The 15th anniversary of “The Daily Show” came and went this past Thursday without comment from host Jon Stewart.
We have no idea if this was some sort of intentional omission or not, but we have our theories about why no mention was made of this milestone. Probably, the most likely reason was this: The show today is titled officially “The Daily Show with Jon Stewart.” When it premiered on July 21, 1996, it was “The Daily Show with Craig Kilborn,” who stuck around until Stewart took over in January 1999.
In other words, the Stewart regime probably dates its anniversaries from the date he started, which means we might see a 15th anniversary commemoration in January 2014, should Stewart still be on the show.
But just because Stewart chose not to mark the occasion, it doesn’t mean we can’t. So, we salute thee, “Daily Show,” with our list of the five ways “The Daily Show” has influenced TV, show business and politics:
1) A bigger source of news than the news: TV comedians had long been a source of “news” for people who missed the early-evening newscasts and then only heard the headlines from watching the monologues delivered by Johnny Carson, Jay Leno or David Letterman just before midnight. But “The Daily Show” took the comedy-as-news-source idea to a whole new level – a satirical show that hewed so closely to an actual newscast that, for many people, “The Daily Show” and real news are now pretty much the same thing.
2) A cable cornerstone: In 1996, cable TV was nowhere near as strong a competitor as it is today vs. the broadcast networks – especially in late-night. Cable, of course, has made great strides in the last 15 years in leveling the playing field with broadcast TV, but the foundations for that growth are due to a handful of landmark shows – “The Sopranos” and “Sex and the City” on HBO, for example, or “The Shield” on FX. But in the field of comedy (particularly late-night) no show did more to put cable (and Comedy Central) on the TV map than “The Daily Show.”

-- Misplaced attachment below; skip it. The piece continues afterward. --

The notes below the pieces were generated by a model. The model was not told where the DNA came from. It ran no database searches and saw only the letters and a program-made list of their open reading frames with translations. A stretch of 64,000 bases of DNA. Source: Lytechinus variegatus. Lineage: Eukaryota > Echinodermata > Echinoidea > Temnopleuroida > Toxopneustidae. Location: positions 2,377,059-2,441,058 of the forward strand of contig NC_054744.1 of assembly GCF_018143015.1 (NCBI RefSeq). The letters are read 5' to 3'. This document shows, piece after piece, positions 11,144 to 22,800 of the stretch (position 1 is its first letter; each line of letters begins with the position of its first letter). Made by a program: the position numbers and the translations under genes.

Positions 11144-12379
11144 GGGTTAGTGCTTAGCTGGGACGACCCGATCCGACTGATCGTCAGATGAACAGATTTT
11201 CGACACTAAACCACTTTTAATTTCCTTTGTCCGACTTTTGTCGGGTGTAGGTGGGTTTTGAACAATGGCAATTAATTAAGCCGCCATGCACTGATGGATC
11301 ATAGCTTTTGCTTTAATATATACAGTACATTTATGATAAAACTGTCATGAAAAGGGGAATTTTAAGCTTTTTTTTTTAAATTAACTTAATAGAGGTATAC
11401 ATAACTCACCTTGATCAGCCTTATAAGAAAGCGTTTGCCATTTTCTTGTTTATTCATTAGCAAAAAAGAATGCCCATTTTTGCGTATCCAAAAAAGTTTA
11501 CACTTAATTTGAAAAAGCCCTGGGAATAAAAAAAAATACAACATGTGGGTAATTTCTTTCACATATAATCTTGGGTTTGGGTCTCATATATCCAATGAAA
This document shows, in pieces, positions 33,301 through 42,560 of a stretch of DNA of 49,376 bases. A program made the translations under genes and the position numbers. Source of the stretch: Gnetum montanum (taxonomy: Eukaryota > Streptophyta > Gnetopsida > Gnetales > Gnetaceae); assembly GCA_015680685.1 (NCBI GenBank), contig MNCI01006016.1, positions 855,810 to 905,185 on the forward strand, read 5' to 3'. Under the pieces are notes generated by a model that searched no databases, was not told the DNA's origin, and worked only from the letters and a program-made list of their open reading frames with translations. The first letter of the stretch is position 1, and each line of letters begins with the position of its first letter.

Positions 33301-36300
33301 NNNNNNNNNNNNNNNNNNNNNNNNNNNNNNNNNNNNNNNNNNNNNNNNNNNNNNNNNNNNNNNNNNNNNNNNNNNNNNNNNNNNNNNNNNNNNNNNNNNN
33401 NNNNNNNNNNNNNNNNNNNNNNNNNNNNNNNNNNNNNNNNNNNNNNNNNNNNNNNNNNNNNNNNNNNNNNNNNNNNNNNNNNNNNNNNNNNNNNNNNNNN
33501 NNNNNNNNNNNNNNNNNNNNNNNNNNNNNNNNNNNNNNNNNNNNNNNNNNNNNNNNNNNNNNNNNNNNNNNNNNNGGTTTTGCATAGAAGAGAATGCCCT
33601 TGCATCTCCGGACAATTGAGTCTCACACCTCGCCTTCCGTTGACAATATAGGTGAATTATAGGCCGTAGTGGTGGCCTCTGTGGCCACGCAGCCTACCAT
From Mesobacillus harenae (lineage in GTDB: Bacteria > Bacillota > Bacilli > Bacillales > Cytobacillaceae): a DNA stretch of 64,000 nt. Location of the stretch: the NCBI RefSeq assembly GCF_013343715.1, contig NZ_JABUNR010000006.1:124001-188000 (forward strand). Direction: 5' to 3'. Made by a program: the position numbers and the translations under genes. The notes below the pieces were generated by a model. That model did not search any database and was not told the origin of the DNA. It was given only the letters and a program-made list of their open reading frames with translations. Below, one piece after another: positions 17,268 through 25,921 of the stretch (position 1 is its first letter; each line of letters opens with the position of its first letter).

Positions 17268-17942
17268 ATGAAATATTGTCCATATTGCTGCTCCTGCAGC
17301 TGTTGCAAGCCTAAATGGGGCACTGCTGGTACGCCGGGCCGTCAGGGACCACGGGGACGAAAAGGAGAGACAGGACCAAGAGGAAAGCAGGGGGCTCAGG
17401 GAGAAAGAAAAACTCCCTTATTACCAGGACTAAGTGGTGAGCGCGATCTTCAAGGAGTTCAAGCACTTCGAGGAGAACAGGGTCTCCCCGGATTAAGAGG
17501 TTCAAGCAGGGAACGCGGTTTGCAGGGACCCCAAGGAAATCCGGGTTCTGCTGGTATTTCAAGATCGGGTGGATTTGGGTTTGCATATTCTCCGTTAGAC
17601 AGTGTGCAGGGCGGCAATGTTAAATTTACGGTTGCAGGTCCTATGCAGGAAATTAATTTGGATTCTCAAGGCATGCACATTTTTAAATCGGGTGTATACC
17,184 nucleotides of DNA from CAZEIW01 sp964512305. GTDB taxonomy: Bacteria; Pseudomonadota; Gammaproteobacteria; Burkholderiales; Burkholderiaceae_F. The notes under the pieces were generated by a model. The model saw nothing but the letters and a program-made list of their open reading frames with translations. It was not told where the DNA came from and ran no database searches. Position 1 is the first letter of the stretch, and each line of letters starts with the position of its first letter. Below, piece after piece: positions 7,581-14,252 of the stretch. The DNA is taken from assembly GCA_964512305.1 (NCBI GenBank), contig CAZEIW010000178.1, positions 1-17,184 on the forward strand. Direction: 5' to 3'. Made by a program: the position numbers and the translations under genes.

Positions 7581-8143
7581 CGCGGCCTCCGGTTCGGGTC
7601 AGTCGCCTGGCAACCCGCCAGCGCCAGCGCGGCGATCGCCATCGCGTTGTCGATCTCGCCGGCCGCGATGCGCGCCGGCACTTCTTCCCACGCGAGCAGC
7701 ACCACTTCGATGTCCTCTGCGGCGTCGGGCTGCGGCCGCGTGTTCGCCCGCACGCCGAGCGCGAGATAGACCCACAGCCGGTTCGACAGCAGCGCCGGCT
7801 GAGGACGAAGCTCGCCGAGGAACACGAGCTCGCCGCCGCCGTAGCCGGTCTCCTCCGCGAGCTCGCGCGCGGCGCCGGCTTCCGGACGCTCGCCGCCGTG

3) A talent factory: Steve Carell, Stephen Colbert, Josh Gad and about a score of other stars became famous on “The Daily Show,” which has had an uncanny ability to identify and nurture comedic talent.
4) Another thing for politicians to worry about: How “The Daily Show” will react to their pronouncements, missteps and/or misbehaviors has become yet another thing for politicians, particularly those on the campaign trail, to be concerned about. Generally speaking, there’s no escape. When politicians make mistakes, they can be certain “The Daily Show” writers will sharpen their pencils and make it hurt.
5) It’s more than just a TV show: Last October’s “Rally to Restore Sanity” – featuring Stewart and Colbert holding forth before an audience of thousands in Washington – demonstrated that “The Daily Show” (and “The Colbert Report”) is more than just a comedy show, as Stewart keeps insisting. “The Daily Show” is as much a symbol and a standard-bearer to a certain group of people as Glenn Beck’s old Fox News Channel show was to another group of people. “The Daily Show” is enormously influential, whether Stewart cares to admit it or not.